Sorry for the extended absence! I feel especially bad now that I know someone’s actually following along (hi Aunt Sherry!), but last week ran away from me, particularly since it culminated in a Cookie & Cocktails party the Other and threw on Friday night—I didn’t even have a chance to start baking until the day before!
I was thinking of you, though, and while megamultitasking the five types of cookies, I learned a few things worth passing on…
- Snowflake cookie cutters minimize rerolling of dough: This was my first foray into sugar cookies, and with the party’s start time looming, I was glad to discover how well snowflake cookie cutters interlock, which meant I could cut lots of cookies out before having to reroll the dough. The fact that the snowflakes coordinated with the theme-y goodness was an extra bonus—well, actually, that part was planned, so I guess the interlocking was the bonus.
- Multiple sizes make flexible servings: Using snowflake cookie cutters in several sizes (along with six-pointed stars, which can be decorated to become snowflakes) helped stretch the dough, but it also meant my cookie trays had a mix of tiny cookies for the nibbly eaters, big ones for the sows (namely me), and everything in between. A lot of people hesitate to take the whole thing if baked goods are big, so smaller options gave such persons an easy out.
- Bake mini butter tarts right alongside their big brothers: Since the best butter tarts are a little gooey, I didn’t want to cut up muffin-size tarts into bite size portions to accommodate those less piggy than myself. My first thought was to use mini muffin tins instead of the standard ones, but at 32¢ a piece, tartlet tins were more economical (and better for tarts, of course). Using one pack of two premade refrigerated pie crusts and a single recipe of the filling, I was able to make 12 muffin-size tarts and 12 mini tarts. I thought I must have done something wrong, as the original recipe is for only 12 tarts, but they came out just fine. At the Mother’s recommendation, I pulled the mini tarts out of the oven earlier than the big boys—10 minutes at 350°F rather than the full 15—but I could have pulled them out even earlier. Next time I’ll try pulling out the minis 5 minutes after lowering the temperature; they were perfectly tasty but a little less runny than ideal.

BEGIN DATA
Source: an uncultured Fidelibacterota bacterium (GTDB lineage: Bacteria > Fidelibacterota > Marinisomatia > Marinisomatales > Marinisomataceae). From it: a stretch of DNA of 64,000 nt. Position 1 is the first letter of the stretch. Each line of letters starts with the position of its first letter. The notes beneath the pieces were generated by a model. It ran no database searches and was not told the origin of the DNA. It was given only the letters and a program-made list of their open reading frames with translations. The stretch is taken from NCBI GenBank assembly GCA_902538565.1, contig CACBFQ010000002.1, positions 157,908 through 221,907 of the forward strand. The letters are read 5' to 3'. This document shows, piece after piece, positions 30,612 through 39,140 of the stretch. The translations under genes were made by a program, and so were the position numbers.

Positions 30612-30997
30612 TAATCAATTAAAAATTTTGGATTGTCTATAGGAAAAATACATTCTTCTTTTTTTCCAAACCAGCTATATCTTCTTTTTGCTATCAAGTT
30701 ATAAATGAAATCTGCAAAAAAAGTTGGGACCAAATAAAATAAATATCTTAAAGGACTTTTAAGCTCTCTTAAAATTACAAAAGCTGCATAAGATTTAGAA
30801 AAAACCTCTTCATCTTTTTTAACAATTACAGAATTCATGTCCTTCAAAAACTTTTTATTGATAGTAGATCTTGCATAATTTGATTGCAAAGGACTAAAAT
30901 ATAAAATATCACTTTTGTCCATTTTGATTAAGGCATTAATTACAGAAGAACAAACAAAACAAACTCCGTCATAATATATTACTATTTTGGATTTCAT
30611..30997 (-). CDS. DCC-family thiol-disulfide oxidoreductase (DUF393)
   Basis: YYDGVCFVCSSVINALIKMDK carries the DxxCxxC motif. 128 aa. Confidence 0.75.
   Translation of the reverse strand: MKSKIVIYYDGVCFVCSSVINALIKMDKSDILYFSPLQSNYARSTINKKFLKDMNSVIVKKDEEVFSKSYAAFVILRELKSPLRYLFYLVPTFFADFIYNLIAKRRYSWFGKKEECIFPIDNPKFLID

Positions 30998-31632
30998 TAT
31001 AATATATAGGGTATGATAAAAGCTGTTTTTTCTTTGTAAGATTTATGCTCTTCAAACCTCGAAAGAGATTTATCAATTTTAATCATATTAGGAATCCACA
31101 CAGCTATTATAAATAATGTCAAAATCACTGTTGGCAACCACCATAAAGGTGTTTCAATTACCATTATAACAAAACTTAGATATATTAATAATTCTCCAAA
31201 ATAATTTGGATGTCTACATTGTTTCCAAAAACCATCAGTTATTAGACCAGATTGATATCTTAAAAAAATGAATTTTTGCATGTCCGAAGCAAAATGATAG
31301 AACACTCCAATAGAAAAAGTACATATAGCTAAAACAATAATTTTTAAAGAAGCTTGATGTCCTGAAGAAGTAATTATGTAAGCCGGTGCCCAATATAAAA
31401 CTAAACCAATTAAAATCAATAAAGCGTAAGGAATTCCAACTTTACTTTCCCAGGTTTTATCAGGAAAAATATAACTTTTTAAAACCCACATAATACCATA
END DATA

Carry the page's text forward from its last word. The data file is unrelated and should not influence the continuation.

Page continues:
I’ve got some cool ornament tutorials in the works and plenty more snowflake projects, so I’ll get back to proper flurry speed this week.